Satellites reveal the spread of Sargassum across the Atlantic

Multum Sargassum!

In the frame of the SAREDA (SArgassum Evolving Distribution in the Atlantic) project, the Mediterranean Institute of Oceanography (MIO) and the AERIS/ICARE Data and Services Center implemented a system that monitors Sargassum in the Atlantic from space using observations from NASA’s MODIS instrument.

Sargassum (Sargassum fluitans et natans species) are pelagic algae, i.e. they grow in the open sea. They are made of small branches, a few tens of centimeters long, with floating bladders. They drift at the ocean surface, carried by currents and winds, and can get entangled and form large dense mats. Those aggregations usually form long lines along the wind direction (called ‘wind rows’), and can also form compact slicks several hundred meters wide. At larger scale, those structures stretch over tens of kilometers and can be visible from space. They can extend over several meters under the surface.

Sargassum are historically known to populate the center of the North Atlantic subtropical gyre, off Florida. However, since 2011 their region of presence changed drastically, and so did their abundance, with huge consequences. Those Sargassum now proliferate in a large tropical region of the Atlantic, from the Antilles to West Africa. When they get close to the coasts, those algae massively strand onto the beaches, harming underwater flora and fauna, fishing industry, and tourism.

Sargassum stranding in Saint-François, Guadeloupe

MIO scientists study the biology and the ecology of those algae, specially their transport in the Atlantic, in order to understand the origin of that proliferation, and explain the variations of their abundance over time. Routine large-scale observation over long periods of time is necessary to undertand those processes. Only remote sensing from satellites makes that possible. MIO partnered with AERIS/ICARE Data and Services Center, expert in massive processing of satellite observations, to produce daily and monthly maps of Sargassum in the regions where they are present: Gulf of Mexico, Caribbean Sea, and Atlantic Ocean.
Several satellites can observe Sargassum from space, thanks to instrumental characteristics that can reveal the presence of vegetation. For example the MSI (Multispectral Instrument) on board ESA’s (European Space Agency) Sentinel-2 satellite at 786 km altitude, with a high spatial resolution (10 m), easily reveals the Sargassum aggregations. The MODIS (Moderate Resolution Imaging Spectroradiometer) instrument on board NASA’s (National Aeronautics and Space Administration) satellite at 705 km altitude is also used for that purpose. Although MODIS spatial resolution is only 1 km, its spectral characteristics can reveal the presence of Sargassum in a 1 km pixel and provide quantitative estimates of their abundance. MODIS has the advantage to observe the region of interest almost twice a day (Terra and Aqua) since 2000, providing an opportunity to monitor the seasonal and annual variations of Sargassum.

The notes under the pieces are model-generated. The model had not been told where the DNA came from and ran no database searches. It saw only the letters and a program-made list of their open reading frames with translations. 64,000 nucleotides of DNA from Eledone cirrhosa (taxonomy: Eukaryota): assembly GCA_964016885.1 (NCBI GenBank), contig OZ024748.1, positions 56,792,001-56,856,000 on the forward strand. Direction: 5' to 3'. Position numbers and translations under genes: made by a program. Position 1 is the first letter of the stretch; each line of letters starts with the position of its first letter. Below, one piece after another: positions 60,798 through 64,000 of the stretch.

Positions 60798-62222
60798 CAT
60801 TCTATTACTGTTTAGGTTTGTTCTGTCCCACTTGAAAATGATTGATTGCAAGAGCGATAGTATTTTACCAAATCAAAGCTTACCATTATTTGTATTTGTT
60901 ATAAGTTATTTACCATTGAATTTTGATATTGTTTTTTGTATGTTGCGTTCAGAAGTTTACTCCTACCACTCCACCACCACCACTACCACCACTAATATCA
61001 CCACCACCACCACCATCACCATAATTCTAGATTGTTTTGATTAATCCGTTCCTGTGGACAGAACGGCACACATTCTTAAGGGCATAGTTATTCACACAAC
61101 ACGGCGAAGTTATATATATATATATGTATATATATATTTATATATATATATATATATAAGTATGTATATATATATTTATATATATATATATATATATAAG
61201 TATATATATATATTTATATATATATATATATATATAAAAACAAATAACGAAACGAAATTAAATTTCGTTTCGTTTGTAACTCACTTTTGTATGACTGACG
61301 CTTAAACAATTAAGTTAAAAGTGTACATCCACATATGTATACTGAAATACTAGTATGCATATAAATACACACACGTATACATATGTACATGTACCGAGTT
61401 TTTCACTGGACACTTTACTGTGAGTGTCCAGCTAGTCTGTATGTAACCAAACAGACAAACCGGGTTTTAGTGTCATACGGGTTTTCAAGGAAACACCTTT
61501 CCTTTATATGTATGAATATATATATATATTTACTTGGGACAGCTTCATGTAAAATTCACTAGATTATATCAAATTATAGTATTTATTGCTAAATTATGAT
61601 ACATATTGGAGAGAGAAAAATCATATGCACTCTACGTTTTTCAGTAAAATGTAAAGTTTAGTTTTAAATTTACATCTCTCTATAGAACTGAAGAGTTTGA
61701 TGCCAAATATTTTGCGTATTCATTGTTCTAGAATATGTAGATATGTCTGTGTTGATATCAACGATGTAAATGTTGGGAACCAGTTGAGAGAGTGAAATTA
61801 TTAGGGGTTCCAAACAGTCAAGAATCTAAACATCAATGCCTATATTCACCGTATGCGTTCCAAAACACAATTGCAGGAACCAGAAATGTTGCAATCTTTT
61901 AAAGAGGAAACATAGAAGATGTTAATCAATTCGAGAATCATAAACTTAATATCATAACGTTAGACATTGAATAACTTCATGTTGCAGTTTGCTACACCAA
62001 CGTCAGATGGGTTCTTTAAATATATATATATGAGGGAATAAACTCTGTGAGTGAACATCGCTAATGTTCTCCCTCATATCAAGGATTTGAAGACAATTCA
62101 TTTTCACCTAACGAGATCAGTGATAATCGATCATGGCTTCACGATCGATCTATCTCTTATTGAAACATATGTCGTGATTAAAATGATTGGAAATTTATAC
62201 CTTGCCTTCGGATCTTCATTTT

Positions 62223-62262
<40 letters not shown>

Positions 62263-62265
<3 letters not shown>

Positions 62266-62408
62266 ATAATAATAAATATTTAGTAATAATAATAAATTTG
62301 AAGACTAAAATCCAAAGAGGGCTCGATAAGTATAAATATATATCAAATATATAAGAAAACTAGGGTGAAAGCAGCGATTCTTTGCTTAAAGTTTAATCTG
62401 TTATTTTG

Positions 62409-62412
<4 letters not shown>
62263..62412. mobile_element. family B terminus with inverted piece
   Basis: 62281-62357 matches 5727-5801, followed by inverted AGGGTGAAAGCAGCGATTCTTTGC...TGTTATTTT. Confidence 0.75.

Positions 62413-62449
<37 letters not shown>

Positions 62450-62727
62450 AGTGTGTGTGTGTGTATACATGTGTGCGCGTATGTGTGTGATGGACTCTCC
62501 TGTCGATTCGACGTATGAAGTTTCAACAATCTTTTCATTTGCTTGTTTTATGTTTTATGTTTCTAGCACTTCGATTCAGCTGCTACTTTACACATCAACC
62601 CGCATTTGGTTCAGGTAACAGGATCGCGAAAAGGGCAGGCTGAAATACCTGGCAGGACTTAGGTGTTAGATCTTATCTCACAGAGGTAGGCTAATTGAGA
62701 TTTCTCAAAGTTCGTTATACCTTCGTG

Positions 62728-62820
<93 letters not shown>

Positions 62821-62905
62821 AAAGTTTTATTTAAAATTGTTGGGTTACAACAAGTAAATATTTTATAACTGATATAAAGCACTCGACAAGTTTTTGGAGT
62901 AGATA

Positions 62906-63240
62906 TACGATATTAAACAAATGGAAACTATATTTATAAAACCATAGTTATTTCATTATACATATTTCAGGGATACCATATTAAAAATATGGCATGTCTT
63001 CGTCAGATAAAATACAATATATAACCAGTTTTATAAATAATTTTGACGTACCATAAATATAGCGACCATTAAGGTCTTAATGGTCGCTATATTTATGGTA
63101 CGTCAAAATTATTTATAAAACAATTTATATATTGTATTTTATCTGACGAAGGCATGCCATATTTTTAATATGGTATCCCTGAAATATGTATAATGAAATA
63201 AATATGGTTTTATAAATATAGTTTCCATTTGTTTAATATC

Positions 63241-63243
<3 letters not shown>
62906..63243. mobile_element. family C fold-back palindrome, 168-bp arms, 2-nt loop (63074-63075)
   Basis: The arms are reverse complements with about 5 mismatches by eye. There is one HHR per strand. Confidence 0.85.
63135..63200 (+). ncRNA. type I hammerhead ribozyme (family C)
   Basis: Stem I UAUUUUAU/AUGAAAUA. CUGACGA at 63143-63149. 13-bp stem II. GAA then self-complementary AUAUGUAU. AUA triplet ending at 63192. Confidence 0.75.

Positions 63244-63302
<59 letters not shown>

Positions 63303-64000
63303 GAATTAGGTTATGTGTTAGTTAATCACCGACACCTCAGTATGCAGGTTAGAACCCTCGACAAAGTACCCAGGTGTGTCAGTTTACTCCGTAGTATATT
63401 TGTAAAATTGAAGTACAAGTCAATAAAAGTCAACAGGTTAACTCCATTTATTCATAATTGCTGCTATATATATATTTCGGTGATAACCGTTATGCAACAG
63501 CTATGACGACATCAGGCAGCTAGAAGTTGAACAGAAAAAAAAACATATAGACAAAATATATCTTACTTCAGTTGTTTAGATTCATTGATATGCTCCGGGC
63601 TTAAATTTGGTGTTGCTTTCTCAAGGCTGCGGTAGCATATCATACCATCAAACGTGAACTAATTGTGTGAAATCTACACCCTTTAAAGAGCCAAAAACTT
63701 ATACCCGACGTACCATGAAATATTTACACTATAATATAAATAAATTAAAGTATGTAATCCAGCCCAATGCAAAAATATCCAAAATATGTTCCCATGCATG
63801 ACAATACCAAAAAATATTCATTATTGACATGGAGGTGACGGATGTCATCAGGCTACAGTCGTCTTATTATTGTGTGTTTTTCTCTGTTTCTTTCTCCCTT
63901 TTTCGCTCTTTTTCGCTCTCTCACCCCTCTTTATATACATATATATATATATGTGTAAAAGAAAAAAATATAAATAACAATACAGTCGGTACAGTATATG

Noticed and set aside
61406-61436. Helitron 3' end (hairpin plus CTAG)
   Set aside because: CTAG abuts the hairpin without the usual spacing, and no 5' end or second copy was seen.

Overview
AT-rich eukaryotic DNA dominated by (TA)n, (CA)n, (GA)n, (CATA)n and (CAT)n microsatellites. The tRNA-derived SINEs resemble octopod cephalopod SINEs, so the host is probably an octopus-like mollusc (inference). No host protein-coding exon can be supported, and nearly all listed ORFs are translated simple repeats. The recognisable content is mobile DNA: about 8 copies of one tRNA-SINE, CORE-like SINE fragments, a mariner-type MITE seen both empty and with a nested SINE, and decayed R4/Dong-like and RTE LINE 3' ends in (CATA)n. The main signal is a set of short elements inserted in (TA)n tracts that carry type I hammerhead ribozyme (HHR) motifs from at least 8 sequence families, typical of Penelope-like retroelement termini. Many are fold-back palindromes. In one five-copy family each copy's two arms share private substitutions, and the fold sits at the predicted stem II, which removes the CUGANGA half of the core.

Skippers sailing in the Atlantic know Sargassum and the trouble they cause. The big floating mats are so dense that a sailboat can hardly sail through. Sargassum get entangled in the protuding parts of the boat: keel, foils, rudders, to a point the boat drastically slows down or even stops, forcing the skipper to maneuver or even steer in reverse. Sargassum also jam the propeller of the hydrogenerator, disabling the electric power supply used for electronics and fresh water production.
During the 2020 edition of the Vendée Globe race, the skippers were surprised to encounter large amounts of Sargassum off the Cape Verde Islands in mid-November 2020, while sailing southwards. MIO and ICARE implemented a monitoring system capable to automatically produce maps of Sargassum occurrence in the Atlantic, based on MODIS observations acquired over the previous days. Those maps were made available to the Vendée Globe participants to facilitate their return route northwards. Although the skippers followed a more favorable route on the way back, they had to put up with Sargassum again.

Sargassum scattered over the deck of monohull PRB skippered by Kevin Escoffier off Cape Verde on November 16, 2020 in the Vendée Globe race.
Source: Kevin Escoffier/PRB/Vendée Globe

The SAREDA project is funded by the National Centre for Space Studies (CNES) and the French National Institute for Sustainable Development (IRD). For further information, please contact Leo Berline (MIO) for questions related to science, or Jacques Descloitres (AERIS/ICARE) for technical questions.
Text and images by Jacques Descloitres, with contributions from Léo Berline.

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